The LTA is putting aside up to £20m to help tennis venues, coaches, officials and players through the coronavirus pandemic.
Singles players ranked outside the top 100, who do not already receive funding from the governing body, will be eligible for grants.
Chief executive Scott Lloyd and the rest of his executive team will take temporary pay cuts of 20%.
In addition, some staff will be furloughed in the coming days.
The package of measures follows this week's cancellation of Wimbledon and all the LTA's summer grass court events.
"This pandemic has the potential to put the continued future growth of tennis at significant risk," Lloyd said.
"Our primary objective in announcing these unprecedented measures is to ensure clubs and venues remain viable, and coaches and officials are not lost to the sport."
Venues will be able to access interest-free loans of up to £5,000 from a hardship fund, while full-time LTA accredited coaches and licensed officials will be eligible to apply for grants.
Support grants will also be available to singles players ranked between 101 and 750, and doubles players from 101 to 250, who are not currently in receipt of LTA funding.
That could apply to players such as Davis Cup winner James Ward, Liam Broady and his sister Naomi - who told BBC Radio Manchester this week she was considering applying to work in a supermarket to make ends meet.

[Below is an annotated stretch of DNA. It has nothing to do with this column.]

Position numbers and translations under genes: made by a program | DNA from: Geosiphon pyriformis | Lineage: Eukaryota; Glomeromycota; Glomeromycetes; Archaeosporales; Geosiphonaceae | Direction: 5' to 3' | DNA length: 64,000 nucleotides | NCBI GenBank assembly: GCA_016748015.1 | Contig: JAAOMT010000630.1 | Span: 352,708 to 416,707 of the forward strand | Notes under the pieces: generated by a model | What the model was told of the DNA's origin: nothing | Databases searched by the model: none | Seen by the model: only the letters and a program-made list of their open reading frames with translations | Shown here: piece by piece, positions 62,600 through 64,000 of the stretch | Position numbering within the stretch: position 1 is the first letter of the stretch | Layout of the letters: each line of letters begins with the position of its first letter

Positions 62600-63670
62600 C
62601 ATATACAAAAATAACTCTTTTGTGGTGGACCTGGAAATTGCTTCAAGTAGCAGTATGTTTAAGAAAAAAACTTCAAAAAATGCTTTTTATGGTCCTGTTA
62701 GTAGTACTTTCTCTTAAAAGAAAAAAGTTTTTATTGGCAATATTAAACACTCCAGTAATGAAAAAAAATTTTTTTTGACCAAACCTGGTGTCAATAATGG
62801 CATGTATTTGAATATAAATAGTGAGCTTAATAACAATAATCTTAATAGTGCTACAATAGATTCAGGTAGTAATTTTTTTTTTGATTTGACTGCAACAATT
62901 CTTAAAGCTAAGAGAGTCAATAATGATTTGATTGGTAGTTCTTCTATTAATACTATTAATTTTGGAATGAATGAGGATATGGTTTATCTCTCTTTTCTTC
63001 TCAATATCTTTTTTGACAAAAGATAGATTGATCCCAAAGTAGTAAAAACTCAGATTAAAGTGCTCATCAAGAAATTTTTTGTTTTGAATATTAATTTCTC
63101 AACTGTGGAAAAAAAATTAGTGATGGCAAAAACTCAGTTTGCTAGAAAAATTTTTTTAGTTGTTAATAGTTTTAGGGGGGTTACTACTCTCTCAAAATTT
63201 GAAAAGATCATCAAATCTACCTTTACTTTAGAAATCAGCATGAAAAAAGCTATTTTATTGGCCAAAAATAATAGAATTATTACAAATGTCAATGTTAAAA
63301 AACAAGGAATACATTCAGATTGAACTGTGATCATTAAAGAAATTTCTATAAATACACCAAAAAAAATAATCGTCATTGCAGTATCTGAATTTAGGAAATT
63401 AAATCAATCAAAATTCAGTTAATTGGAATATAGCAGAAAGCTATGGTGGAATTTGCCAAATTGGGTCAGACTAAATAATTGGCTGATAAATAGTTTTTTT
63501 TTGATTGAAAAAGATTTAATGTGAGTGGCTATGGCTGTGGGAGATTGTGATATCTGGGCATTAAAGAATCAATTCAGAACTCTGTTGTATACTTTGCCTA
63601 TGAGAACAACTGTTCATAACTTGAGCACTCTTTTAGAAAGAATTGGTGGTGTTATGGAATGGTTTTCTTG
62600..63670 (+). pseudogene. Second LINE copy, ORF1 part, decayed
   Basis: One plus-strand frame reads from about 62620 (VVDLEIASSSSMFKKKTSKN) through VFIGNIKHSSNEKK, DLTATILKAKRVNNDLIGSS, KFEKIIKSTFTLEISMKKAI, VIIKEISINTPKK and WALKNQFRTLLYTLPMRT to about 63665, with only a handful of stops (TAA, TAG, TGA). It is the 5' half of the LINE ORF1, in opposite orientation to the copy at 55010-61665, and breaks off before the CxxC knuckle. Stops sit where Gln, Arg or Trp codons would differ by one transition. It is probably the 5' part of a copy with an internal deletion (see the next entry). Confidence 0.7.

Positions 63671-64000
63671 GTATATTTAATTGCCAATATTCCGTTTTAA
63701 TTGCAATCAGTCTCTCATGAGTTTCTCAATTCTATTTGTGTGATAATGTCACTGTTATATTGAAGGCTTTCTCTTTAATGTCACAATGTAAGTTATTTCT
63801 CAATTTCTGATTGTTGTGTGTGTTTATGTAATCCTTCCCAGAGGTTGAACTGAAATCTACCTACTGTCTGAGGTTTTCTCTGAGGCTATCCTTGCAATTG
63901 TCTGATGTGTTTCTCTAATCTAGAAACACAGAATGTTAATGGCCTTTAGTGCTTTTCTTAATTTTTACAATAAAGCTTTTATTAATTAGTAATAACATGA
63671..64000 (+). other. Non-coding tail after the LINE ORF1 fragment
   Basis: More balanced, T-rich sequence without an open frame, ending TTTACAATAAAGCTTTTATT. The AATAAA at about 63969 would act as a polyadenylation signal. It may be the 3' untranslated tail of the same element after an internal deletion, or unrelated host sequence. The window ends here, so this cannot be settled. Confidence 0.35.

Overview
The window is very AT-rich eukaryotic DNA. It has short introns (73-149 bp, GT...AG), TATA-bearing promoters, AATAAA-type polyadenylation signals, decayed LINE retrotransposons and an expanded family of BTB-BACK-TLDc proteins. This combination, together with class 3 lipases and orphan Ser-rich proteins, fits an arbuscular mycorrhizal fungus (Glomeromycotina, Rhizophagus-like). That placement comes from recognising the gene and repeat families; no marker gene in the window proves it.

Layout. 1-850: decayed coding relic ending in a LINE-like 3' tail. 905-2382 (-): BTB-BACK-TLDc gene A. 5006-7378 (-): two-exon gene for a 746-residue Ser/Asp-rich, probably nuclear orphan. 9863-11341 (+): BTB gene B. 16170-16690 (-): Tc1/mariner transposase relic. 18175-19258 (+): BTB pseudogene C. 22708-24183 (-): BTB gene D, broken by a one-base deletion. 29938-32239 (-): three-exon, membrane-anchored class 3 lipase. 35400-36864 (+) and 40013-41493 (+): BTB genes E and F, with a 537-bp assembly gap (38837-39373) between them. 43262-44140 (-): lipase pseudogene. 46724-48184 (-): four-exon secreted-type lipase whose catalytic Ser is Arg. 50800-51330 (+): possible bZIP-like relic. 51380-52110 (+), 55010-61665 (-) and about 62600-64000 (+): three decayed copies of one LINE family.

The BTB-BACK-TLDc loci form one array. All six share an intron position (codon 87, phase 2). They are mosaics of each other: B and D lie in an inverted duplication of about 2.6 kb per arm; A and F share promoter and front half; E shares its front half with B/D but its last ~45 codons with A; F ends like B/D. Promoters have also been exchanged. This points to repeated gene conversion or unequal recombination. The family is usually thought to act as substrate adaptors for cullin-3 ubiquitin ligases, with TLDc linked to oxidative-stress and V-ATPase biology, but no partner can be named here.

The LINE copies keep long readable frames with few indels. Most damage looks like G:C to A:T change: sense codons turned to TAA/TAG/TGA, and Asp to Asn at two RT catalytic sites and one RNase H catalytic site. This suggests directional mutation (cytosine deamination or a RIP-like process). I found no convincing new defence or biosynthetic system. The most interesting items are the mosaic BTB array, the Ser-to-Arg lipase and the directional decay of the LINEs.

The money is not intended to compensate them for what they might otherwise have expected to earn, but to ease the difficulties of several months without any income. All those who benefit from the support will be asked to contribute back to the sport, and to their local communities, once the pandemic has eased.
There will also be an increased prize fund for any British Tour events which are able to resume later this year, and preliminary discussions have taken place about the resurrection of the National Championships, which were last staged in 2002.
The LTA would like to see the event restored to the calendar, but accept there may be no room on the schedule if tennis is able to resume on a global scale at about the same time.
Staff whose jobs leave them with nothing to do in the current climate will be asked to stop working, but receive 80% of their actual income through a government scheme topped up by the organisation.
The LTA, which has launched a Tennis at Home campaign to help people stay active during the pandemic, will partially fund the support package from its reserves of £66m.
The rest will be financed through what it describes as "significant savings".